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Genuine Belief and What Demons Believe

What would you think of a boss who said he believes you are the best person for an important job in your company, but then every time you applied for that job, that boss hired someone else? Or what if that boss said he believes you are the most competent person he’s ever hired, but then gives you only the most elemental tasks to complete that are otherwise always given to the most untrained and inexperienced employees. And what would you think of a husband who claims that he believes his wife to be the most beautiful woman in the world, but then never celebrates that beauty in any visible ways, and instead, appears to chase after the beauty of other women? Chances are you’d think those people were lying, or that they unconsciously believed something different than what they were saying. In other words, you’d think the beliefs they were proclaiming were dead or useless.

The apostle James addresses that very dynamic, and makes the case that the behaviors a person exhibits are inseparable from what that person actually trusts to be true (James 2:14-26). In fact, he specifically argues that a faith or trust that does not produce any kind of prosocial behaviors is dead or useless. You probably wouldn’t keep working for your boss, afterall, if you didn’t trust that he’d keep paying you.

James goes on to make a very powerful statement. He quotes a ritual Hebrew confession of faith called the Shema. The confession combines and cites sections of the books of Deuteronomy and Numbers, and is considered the most important declaration in the Jewish religion. It begins with, “Hear, O Israel: The LORD our God, the LORD is one.” Because he is writing to a Jewish Christian audience, the Shema would be unmistakably familiar to them. James argues that believing God is singular doesn’t mean very much since even the Demons believe the first part of the Shema and tremble when they hear it (James 2:19). James’ point is that trusting God with an honest faith is very different than honoring the fact of his monotheistic nature. Real faith is trusting the goodness of that nature, and then because of it, loving its God with everything you have. In fact, the very next part of the Shema reminds a Jewish adherent to be committed to God with all of his heart, soul, and might. This is not a kind of faith that demons possess. And it isn’t the faith that incomplete believers possess. People who love God, or are committed to God in that way, will love and be committed to those things that God loves and to which God is committed. And they will behave in ways that reflect what they actually believe about God and his love. For instance, they will be committed to their neighbor’s wellbeing with the same kind of behaviors with which they are committed to themselves. They won’t just see a hungry neighbor and pray that they be filled (James 2:14-17). They’ll bring that neighbor some food.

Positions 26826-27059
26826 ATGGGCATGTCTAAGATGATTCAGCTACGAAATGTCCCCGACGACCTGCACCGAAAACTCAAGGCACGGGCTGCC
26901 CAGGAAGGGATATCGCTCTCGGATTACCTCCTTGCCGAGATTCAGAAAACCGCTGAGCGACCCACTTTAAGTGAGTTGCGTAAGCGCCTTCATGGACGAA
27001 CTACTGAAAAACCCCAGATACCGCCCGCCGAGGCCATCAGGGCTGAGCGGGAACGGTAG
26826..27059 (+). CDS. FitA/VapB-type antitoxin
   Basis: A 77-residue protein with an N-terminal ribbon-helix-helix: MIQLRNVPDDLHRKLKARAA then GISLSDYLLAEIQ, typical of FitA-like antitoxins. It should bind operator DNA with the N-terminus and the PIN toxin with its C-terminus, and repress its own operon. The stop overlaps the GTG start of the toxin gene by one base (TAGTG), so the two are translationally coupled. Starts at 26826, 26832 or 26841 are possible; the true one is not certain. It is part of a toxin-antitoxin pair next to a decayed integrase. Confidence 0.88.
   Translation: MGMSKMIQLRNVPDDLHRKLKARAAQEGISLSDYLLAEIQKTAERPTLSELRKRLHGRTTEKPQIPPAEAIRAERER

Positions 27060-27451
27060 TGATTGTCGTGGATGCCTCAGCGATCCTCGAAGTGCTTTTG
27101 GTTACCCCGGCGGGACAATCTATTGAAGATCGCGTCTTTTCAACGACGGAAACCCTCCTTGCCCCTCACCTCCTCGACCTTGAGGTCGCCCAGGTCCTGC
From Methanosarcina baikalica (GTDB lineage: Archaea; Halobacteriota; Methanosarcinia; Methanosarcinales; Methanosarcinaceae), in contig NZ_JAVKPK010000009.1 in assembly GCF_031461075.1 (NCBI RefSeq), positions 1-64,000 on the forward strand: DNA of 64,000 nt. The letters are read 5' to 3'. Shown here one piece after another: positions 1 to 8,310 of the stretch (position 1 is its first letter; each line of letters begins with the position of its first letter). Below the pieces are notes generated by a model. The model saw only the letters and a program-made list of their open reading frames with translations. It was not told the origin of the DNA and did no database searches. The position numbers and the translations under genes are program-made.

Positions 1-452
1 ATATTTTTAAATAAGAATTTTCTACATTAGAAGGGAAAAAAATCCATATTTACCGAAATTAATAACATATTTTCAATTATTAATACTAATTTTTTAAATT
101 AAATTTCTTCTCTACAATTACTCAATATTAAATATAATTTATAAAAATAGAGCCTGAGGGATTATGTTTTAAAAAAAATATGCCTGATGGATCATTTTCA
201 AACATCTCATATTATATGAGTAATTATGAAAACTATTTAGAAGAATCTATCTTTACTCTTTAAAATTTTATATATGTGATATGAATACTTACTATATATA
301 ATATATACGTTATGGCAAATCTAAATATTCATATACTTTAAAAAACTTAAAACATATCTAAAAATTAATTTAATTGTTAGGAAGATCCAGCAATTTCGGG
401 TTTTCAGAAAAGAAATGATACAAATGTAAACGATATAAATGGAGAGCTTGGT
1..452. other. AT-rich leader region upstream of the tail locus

This concept doesn’t just apply to the Shema. It also applies to the Gospel. If you really believe that Christ loved you so much that he died a bloody, horrible and shameful death to heal you from your sins, save you from Hell, and transform you into something eternally glorious, then you will be gratefully serving Christ with your life even when it is hard. And if you don’t believe the Gospel, then you will instead serve the idols that you actually believe in.

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